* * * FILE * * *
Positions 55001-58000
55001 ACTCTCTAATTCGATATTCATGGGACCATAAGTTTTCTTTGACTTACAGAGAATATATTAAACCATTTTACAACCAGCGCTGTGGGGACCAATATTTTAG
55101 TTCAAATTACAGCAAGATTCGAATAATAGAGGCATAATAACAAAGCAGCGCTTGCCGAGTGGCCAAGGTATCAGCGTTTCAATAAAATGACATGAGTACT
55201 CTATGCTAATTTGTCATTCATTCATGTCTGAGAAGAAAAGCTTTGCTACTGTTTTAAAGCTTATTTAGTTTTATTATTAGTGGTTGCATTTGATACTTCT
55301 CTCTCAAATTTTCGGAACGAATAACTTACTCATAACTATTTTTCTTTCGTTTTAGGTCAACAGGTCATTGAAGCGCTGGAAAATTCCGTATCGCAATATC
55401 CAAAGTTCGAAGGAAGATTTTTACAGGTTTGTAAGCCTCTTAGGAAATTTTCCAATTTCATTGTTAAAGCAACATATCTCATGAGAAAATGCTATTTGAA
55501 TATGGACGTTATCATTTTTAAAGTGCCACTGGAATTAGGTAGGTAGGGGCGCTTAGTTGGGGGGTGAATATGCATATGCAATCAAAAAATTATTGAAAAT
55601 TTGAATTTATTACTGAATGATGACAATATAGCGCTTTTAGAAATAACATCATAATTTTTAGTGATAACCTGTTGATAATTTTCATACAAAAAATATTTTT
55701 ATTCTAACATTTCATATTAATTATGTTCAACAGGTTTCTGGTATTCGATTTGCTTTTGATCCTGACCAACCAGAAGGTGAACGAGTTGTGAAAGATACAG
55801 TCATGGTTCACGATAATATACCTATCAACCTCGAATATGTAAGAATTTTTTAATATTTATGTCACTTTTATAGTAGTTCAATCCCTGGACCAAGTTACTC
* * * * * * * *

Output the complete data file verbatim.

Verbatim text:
Positions 55001-58000
55001 ACTCTCTAATTCGATATTCATGGGACCATAAGTTTTCTTTGACTTACAGAGAATATATTAAACCATTTTACAACCAGCGCTGTGGGGACCAATATTTTAG
55101 TTCAAATTACAGCAAGATTCGAATAATAGAGGCATAATAACAAAGCAGCGCTTGCCGAGTGGCCAAGGTATCAGCGTTTCAATAAAATGACATGAGTACT
55201 CTATGCTAATTTGTCATTCATTCATGTCTGAGAAGAAAAGCTTTGCTACTGTTTTAAAGCTTATTTAGTTTTATTATTAGTGGTTGCATTTGATACTTCT
55301 CTCTCAAATTTTCGGAACGAATAACTTACTCATAACTATTTTTCTTTCGTTTTAGGTCAACAGGTCATTGAAGCGCTGGAAAATTCCGTATCGCAATATC
55401 CAAAGTTCGAAGGAAGATTTTTACAGGTTTGTAAGCCTCTTAGGAAATTTTCCAATTTCATTGTTAAAGCAACATATCTCATGAGAAAATGCTATTTGAA
55501 TATGGACGTTATCATTTTTAAAGTGCCACTGGAATTAGGTAGGTAGGGGCGCTTAGTTGGGGGGTGAATATGCATATGCAATCAAAAAATTATTGAAAAT
55601 TTGAATTTATTACTGAATGATGACAATATAGCGCTTTTAGAAATAACATCATAATTTTTAGTGATAACCTGTTGATAATTTTCATACAAAAAATATTTTT
55701 ATTCTAACATTTCATATTAATTATGTTCAACAGGTTTCTGGTATTCGATTTGCTTTTGATCCTGACCAACCAGAAGGTGAACGAGTTGTGAAAGATACAG
55801 TCATGGTTCACGATAATATACCTATCAACCTCGAATATGTAAGAATTTTTTAATATTTATGTCACTTTTATAGTAGTTCAATCCCTGGACCAAGTTACTC